Posts tagged with 'SEO'
One of the key challenges for businesses planning international expansion is tailoring their content and SEO strategy to local markets.
The intricacies of local language and colloquialisms means it’s not as simple as just running your keywords through Google Translator and hoping for the best.
At Econsultancy’s Funnel B2B marketing conference Search Laboratory’s Ian Harris outlined the three steps involved with adapting websites for international markets.
Here’s a run through of his main points...
We've seen a lot of changes in the SEO world over the last six months, with content marketing in particular becoming a hotter topic almost by the day.
But if you really think about what a good SEO campaign should look like, it's pretty obvious that link manipulation and over-optimisation is never what Google was looking for when reviewing quality in sites.
In fact, in the words of Google themselves; creating quality content is the single biggest thing you can do!
For me, the term search engine optimisation (SEO) has always been fatally flawed. It suggests that we optimise solely for search engines. However, search engines don’t buy products, people do.
I’ve always been of the opinion that by focusing, first and foremost, on optimising the customer experience, success in search will generally follow in the medium to longer term.
Yes, there are boxes to be ticked when it comes to SEO, such as the use of certain tags or creating an XML feed but even these can be optimised in a way that focuses on the customer primarily, not the search engine.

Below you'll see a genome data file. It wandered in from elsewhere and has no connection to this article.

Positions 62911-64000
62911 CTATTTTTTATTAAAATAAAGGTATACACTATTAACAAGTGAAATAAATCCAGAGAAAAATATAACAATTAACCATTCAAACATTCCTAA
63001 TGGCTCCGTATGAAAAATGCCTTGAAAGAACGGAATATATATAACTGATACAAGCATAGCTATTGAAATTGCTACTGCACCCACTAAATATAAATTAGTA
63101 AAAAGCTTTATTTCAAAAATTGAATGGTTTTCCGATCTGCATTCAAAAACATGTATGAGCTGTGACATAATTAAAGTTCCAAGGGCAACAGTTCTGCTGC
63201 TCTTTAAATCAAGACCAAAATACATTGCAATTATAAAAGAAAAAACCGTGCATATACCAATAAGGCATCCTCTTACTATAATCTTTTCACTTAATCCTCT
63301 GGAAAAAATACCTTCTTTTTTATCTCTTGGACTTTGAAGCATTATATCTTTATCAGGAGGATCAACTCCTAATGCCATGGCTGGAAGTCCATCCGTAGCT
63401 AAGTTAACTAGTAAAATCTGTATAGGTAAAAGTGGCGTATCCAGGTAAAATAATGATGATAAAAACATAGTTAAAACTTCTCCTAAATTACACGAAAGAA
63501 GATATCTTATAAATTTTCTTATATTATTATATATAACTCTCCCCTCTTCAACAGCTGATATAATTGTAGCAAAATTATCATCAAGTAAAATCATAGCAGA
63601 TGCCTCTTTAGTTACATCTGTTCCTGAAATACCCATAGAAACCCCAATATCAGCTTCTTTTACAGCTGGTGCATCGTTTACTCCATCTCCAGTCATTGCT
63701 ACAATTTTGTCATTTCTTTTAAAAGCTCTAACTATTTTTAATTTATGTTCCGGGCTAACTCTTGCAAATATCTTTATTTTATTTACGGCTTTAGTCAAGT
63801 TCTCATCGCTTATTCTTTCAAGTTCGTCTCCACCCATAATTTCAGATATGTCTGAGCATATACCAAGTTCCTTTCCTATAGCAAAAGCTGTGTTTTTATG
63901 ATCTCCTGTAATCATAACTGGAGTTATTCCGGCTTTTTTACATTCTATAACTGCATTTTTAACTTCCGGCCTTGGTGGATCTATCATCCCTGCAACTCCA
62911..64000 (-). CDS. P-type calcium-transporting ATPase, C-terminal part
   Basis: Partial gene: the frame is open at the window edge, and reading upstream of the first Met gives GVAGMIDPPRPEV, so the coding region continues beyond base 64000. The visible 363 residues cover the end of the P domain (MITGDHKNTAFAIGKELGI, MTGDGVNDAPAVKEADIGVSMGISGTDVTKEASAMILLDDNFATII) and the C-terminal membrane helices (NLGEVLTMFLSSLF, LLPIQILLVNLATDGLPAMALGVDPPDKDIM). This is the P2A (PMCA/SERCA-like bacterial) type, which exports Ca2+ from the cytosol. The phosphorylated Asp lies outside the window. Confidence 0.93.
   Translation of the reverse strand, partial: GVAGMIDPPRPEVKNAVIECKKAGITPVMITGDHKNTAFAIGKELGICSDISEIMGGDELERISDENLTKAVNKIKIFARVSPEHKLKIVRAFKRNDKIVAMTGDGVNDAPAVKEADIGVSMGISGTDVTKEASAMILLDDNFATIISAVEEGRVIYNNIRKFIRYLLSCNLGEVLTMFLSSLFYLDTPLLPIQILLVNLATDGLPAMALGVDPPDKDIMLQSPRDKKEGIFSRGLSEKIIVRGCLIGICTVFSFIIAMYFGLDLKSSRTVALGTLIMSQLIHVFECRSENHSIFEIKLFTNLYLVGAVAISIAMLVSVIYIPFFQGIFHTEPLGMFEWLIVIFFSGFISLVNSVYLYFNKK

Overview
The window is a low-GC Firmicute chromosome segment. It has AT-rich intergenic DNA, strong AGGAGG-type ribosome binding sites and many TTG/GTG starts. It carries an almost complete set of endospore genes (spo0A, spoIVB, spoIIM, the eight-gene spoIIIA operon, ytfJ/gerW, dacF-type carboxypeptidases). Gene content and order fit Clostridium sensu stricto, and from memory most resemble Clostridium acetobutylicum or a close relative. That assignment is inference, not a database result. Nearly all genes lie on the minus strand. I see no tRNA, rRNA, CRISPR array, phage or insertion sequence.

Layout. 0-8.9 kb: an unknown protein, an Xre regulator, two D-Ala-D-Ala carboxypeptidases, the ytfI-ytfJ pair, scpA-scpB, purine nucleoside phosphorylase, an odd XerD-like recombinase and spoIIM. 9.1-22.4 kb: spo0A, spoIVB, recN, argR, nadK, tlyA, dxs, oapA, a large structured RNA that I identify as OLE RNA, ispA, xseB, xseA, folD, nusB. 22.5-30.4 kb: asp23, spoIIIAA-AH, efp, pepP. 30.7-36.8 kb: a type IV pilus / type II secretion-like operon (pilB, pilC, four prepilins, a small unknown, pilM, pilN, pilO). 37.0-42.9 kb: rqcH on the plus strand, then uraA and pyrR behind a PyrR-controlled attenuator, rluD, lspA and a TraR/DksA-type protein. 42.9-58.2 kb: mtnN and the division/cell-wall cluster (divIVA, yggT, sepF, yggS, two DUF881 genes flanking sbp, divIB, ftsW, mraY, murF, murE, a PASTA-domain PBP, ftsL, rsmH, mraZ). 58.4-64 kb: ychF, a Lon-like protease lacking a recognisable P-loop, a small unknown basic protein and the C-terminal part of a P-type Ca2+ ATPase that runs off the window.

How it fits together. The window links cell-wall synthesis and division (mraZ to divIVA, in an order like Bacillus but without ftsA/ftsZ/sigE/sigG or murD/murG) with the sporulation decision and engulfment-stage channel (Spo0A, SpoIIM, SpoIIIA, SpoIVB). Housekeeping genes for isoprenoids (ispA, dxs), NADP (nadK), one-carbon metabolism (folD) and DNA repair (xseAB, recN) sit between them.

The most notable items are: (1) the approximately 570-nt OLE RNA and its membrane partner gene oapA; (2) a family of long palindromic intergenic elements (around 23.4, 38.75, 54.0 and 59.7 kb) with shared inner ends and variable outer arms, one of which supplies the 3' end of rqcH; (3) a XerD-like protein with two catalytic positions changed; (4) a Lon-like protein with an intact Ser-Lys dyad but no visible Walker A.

SEO is also a term that fails to describe (or give credit to) the full range of disciplines involved in creating and executing a contemporary natural search strategy, for example content planning, social media, PR and analytical skills. Neither does it communicate the benefits, over and above search engine rankings, that these disciplines deliver.
SEO also of course has a bit of a reputation issue.
All of this has led me to believe that ‘SEO’ needs a long overdue rebrand.
A couple of weeks ago I was on a panel to discuss the role of content marketing to coincide with the release of Econsultancy’s Content Marketing Survey Report.
I was principally there to represent the publisher’s side of this new approach, but one comment I made seemed to cause a stir. It was: If you’re struggling to find a separate budget for content marketing, you could rename your SEO department to ‘Content Marketing’, rather than set up a new cost line.
It might then be easier to gain investment for the new discipline, because you’re not setting up a whole new department. I’m sure if you read this article, we’ll come to some agreement.
SEO is changing and we have now entered the age of content marketing.
The divide between online marketing and classic marketing and advertising is closing fast with creativity and design now essential elements of an SEO campaign.
Let’s face it; for the uneducated or inexperienced buyer of SEO services, the market is a minefield.